Legacy of the Roman Empire - Saalburg Roman Fort - Archaeological Park (Part 1)
Anyone entering Saalburg from the south, through the Porta Praetoria, will pass the Emperor Antoninus with his arm raised in salute. For more than a century, the bronze Roman has graced the main entrance to Saalburg Castle, which is situated in the forest on the Taunus mountain ridge, north-west of Bad Homburg vor der Höhe. The Romans picked this location almost 2,000 years ago to build a fort for an infantry unit of around 500 men. The cohort’s mission was to secure a section of the Upper Germanic-Rhaetian Limes. Today, the archaeological finds from the border wall are a UNESCO World Cultural Heritage site. The state of Hessen has developed the reconstructed fort, with its considerable internal buildings, comprehensive collection of original Roman finds and archaeological park, into a destination that allows visitors to familiarise themselves with Roman culture in all manner of different ways.
The former fort, however, almost fell into oblivion. The ruins of the Saalburg served as a quarry well into modern times, the stones used for building constructions such as the church of Thron Abbey near Wehrheim. In 1818, Landgrave Frederick V of Hessen-Homburg put an end to their theft, and his successor Frederick VI bought the site and placed it under protection. Around the turn of the 20th century, interest in the legacy of the Roman Empire increased, and the Limes and the locations of its forts became the subject of intensive research. In the end, Emperor Wilhelm II arranged for the reconstruction of Saalburg, based on extensive excavation finds. Today, it is the most comprehensively constructed fort on the Limes and, together with Saalburg Museum, forms one of the most important research institutions on provincial Roman archaeology.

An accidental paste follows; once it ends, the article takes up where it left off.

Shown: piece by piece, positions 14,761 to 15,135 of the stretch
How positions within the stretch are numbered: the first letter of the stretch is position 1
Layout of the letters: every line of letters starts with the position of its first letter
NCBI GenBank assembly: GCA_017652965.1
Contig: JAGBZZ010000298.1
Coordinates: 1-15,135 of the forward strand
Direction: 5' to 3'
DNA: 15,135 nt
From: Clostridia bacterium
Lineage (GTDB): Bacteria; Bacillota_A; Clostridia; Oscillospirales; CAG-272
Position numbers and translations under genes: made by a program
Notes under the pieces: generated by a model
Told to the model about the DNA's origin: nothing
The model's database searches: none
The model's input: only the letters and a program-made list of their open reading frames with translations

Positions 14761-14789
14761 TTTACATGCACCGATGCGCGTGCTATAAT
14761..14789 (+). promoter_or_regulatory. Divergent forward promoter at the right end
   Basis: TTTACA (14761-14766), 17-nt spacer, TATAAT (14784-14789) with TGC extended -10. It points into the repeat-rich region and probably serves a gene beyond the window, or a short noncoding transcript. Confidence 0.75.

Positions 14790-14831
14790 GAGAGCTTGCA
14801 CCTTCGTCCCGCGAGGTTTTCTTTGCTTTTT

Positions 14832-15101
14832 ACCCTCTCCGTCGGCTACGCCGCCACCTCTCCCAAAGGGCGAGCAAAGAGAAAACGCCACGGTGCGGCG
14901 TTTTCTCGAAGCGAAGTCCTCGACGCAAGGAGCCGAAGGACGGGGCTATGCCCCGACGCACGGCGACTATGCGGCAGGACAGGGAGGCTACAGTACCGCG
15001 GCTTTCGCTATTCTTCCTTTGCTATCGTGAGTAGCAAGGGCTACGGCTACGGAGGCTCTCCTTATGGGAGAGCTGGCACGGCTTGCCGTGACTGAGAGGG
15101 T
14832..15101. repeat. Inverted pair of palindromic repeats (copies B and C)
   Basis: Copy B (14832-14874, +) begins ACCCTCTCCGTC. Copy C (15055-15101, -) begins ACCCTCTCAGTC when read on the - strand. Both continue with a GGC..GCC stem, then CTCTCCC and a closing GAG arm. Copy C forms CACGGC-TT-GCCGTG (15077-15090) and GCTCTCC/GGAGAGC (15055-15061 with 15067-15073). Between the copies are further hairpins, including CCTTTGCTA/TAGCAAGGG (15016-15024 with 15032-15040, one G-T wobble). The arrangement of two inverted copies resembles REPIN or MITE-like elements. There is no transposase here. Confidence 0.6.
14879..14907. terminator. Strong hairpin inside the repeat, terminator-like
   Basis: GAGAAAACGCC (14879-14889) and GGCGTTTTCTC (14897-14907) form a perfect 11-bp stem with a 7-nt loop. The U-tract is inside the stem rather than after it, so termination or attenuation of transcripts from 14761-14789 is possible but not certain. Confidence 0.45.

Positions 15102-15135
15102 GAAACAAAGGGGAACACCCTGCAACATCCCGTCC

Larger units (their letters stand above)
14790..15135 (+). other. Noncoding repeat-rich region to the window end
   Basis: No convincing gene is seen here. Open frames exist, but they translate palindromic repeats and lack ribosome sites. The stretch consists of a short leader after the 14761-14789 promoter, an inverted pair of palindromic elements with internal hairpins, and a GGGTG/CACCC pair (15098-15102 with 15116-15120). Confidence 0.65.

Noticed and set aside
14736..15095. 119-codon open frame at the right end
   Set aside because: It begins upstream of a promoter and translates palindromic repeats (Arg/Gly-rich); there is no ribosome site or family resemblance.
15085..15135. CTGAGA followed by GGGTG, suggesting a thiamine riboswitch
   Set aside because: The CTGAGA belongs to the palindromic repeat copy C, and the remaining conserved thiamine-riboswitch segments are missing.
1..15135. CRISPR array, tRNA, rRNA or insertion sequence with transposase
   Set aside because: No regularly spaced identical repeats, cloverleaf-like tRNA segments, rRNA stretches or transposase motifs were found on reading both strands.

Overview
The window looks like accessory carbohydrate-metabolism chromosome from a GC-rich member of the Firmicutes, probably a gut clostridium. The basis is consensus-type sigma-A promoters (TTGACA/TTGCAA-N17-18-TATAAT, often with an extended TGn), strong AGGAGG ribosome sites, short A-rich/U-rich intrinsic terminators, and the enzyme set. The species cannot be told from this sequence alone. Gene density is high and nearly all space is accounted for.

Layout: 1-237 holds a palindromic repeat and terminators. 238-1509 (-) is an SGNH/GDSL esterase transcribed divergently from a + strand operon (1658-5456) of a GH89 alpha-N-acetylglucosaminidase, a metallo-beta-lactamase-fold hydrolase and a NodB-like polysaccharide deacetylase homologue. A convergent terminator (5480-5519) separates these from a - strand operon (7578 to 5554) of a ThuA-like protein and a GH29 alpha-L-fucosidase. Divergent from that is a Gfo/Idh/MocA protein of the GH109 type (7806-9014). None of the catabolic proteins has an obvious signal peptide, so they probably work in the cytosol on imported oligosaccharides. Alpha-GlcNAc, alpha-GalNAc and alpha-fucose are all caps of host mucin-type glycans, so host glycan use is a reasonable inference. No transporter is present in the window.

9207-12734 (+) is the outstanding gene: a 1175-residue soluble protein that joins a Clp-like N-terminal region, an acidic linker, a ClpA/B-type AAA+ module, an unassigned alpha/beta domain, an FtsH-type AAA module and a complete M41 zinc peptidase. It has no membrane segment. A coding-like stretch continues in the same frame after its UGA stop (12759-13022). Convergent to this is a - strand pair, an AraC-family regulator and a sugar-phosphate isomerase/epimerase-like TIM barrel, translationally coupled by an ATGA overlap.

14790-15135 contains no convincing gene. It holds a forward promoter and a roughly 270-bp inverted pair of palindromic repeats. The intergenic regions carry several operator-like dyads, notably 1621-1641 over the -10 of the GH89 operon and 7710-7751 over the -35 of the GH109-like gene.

Roman life in the conquered provinces is the precise field that Karin Verbis-Glasbrenner chose as her area of academic study. "Old castles, palaces and maps have fascinated me since I was a child," she says, dressed in dark blue cloth and sitting at her favourite spot near the rear gate of the camp, the Porta Decumana. Today, she is a museum educator at Saalburg and, like many of the main characters at the site, wears Roman-style clothing and jewellery. At special events such as the Roman Market, visitors can take on the role of the former castle inhabitants themselves, and learn all about military customs.
It is presumed that an ancillary unit was also stationed at the fort, meaning there were not just Roman citizens here, but also auxiliary troops made up of recruits from allies and locals from the provinces.Next article in the series:
Legacy of the Roman Empire - Roman Fort Saalburg - Archaeological Park (Part 2)
Published on 22.03.2019